When sociologists want to provide evidence that there is still a racial divide in our country, many times they look to the Church for the compelling facts. Maybe you’ve heard the saying before, “Eleven o’clock on Sunday morning is the most segregated hour in America.” Though the Bible is the most multicultural piece of literature you’ll ever put your hands on, the bride of Christ struggles to look like the first Christian Church in the book of Acts or the future kingdom of heaven where believers will live eternally.
I have the awesome privilege of serving as the senior pastor of The Sanctuary Covenant Church in Minneapolis, Minn. In just over three short years, this ministry has grown to become an intergenerational, hip-hop, multiethnic, reconciling and urban community of close to 800. Our congregation at the time of this writing is about 60 percent European-American, 35 percent African-American, and the rest a mix of Latino, Asian and others.
As an African-American male in my mid-30s, I often wonder not only how I came to pastor this amazing church, but also how I live in what I consider the spiritual warfare of the racialized matrix in American society. Let me briefly guide you through an experience of corporate worship at The Sanctuary:
On this particular Sunday morning, an experience of corporate worship is about to begin that has been focused on racial reconciliation for the last seven weeks. The service begins with our worship leader giving an opening prayer and then leading a time of praise and worship, which includes hip-hop, soul, rock licks and urban gospel. It’s interesting to me that our church is 60 percent European-Americans, yet most Sundays our praise and worship style is so diverse.
Before the sermon, our Reconciliation Design Team presents a dramatic, spoken word piece titled “Where I’m From.” The piece is presented by a multiethnic group of women and men who tell their unique ethnic stories of their upbringing, faith and take on the world around them. They end the piece by asking in unison, “Where are you from?” After that, I preach a sermon titled “Reconciliation and Worship,” which ends with an altar call of people from different backgrounds committing to and praying through being ambassadors of reconciliation in the world.
I realize in that moment that this is something special and out of the ordinary for a church in America. The Sanctuary is what I would call a post-black, post-white church. I think about this, and I grieve because I want so badly for the norm of the Church in America to be an ancient-future Church that lives in the tension and victory of the first Church in the book of Acts and the picture of heaven that we see in Revelation 7.
One might ask why it would be so important for the Church today to be a Christ-centered, multiethnic and reconciling community. Well, there is the sociological reason that we live in an ever-increasing multiethnic and multicultural society, and if the Church is going to be a relevant force of evangelism and mission in this reality, we must strive internally for the multiethnic faith community. This is not the most important reason though. The Church ought to be multiethnic because it’s biblical. We see this through the Great Commission, as well as the early Church and future Church; we also must wrestle with the multiethnic Christ, who is the Bridegroom to the Church we are called to develop through the empowerment of the Holy Spirit.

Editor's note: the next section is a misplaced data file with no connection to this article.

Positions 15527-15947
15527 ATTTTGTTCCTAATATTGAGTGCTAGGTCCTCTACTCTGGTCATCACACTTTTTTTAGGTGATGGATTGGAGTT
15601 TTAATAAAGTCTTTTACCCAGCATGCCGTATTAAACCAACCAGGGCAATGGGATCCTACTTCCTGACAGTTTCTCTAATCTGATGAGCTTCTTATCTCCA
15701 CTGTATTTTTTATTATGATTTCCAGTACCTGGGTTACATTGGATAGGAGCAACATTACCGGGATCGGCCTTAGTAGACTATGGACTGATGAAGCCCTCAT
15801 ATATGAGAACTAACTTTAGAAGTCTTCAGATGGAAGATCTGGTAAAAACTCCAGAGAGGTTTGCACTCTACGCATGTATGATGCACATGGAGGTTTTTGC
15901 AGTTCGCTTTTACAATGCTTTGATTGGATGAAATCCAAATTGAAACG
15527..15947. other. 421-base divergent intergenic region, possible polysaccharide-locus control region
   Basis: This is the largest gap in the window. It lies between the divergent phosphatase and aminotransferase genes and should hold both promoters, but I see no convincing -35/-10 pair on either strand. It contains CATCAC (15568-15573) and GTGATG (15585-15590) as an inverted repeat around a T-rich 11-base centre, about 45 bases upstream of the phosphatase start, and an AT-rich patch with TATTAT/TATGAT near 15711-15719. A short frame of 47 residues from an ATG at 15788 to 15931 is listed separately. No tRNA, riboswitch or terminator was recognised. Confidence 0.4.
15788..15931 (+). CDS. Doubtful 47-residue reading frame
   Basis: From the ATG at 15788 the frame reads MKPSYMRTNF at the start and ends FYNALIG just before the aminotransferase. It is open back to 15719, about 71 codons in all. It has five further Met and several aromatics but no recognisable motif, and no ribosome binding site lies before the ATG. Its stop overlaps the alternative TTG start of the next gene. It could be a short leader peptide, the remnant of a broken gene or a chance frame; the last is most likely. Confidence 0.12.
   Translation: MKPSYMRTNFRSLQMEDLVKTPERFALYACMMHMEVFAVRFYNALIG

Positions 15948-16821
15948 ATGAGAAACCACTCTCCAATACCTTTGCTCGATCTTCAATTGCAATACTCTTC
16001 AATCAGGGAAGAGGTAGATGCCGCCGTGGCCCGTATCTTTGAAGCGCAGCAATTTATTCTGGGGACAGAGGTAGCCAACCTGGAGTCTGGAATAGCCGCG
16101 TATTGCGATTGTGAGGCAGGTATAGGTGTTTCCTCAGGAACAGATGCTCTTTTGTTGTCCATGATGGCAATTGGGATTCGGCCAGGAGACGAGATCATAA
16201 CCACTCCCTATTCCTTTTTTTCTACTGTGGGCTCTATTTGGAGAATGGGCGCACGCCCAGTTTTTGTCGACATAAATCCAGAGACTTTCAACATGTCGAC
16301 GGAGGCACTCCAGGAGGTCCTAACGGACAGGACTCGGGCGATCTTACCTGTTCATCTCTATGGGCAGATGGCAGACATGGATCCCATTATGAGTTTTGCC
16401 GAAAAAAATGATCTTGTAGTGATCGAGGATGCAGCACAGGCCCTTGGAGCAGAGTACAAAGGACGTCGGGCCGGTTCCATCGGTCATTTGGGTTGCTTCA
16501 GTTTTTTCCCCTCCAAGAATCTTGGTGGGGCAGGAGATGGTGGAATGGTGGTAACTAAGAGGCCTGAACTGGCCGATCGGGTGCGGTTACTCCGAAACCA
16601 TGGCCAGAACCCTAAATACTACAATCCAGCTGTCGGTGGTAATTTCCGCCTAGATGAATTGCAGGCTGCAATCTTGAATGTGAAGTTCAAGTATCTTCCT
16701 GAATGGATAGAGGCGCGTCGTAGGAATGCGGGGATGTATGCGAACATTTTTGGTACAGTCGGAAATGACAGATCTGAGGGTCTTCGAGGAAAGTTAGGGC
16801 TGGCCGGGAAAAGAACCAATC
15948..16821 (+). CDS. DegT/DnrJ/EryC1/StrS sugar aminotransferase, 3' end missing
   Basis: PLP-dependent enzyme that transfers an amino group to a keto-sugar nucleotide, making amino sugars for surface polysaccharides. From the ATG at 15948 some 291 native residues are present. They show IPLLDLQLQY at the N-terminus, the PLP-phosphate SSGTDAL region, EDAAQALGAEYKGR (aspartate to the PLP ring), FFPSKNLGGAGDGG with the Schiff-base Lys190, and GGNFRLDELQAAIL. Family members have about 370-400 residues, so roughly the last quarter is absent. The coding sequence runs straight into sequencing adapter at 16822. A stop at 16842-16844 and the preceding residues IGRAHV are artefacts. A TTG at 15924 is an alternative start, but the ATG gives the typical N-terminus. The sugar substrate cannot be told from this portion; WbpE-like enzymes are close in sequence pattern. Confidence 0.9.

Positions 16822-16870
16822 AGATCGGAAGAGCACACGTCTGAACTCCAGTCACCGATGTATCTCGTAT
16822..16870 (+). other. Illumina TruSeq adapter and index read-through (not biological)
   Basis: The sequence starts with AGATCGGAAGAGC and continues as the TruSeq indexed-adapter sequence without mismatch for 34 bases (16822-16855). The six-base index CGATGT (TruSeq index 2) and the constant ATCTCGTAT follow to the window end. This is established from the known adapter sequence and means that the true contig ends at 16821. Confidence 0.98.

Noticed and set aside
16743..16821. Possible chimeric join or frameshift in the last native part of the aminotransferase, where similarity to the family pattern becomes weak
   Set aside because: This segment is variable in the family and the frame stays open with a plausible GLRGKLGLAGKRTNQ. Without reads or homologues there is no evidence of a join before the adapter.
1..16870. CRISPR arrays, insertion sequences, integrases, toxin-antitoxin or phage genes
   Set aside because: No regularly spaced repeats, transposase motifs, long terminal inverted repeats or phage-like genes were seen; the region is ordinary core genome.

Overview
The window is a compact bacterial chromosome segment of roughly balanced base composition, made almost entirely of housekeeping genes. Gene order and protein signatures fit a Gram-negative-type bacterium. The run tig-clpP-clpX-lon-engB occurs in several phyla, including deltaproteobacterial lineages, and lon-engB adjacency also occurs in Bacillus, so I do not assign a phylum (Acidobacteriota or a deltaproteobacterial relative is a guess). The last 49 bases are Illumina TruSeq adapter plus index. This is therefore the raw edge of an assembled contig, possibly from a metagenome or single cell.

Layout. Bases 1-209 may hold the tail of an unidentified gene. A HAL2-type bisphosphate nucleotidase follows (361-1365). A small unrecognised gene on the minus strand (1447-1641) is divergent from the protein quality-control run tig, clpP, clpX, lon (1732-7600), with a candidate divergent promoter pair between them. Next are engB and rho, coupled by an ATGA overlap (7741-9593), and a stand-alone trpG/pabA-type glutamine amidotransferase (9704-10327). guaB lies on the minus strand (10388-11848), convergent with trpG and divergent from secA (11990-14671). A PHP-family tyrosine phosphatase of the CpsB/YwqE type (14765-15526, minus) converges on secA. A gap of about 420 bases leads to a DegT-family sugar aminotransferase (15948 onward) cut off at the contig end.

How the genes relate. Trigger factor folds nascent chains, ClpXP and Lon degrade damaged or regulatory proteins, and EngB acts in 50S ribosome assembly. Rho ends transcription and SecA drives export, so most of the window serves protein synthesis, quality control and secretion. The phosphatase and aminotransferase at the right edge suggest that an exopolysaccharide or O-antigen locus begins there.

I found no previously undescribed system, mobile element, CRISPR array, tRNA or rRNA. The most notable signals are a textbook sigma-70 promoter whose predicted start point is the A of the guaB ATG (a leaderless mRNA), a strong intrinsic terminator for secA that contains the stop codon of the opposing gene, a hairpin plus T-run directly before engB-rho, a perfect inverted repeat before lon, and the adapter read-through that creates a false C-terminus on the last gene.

The black church and the white church are the most visible pictures of our need to become one so that the world might know that the Father sent the Son (John 17:21).
The black church historically is a community refuge, an institution of African-American empowerment and a place of escape from the remnants of racism and prejudice that have yet to be dismantled in our society. I believe that because of the history that the black church has in our country in terms of being prophetic, addressing social injustice and being bold and charismatic, it ought be one of the leading champions of the Christ-centered, multiethnic and reconciling church. This is truly what I mean by becoming a post-black church. Through taking a post-black church approach, the black church can also point other ethnic-specific churches to the biblical call to oneness and reconciliation.
Though not typically referred to as the white church, it remains the majority church in this country for the time being. Through the ever-increasing multiethnic and multiracial reality within our nation, however, the future of the white, dominant church is threatened.
By the black and white church embracing the mission and theology of reconciliation, we not only produce a church that is relevant to an ever-increasingly multiethnic and multicultural world, but we also become the beloved Church portrayed in Scripture. My prayer is that the multiethnic and Christ-centered Church would become the norm in America.
Efrem Smith is the pastor of The Sanctuary Covenant Church and is profiled in The RELEVANT Nation (RELEVANT Books).
From the 850 WORDS OF RELEVANT :: 10.16.06
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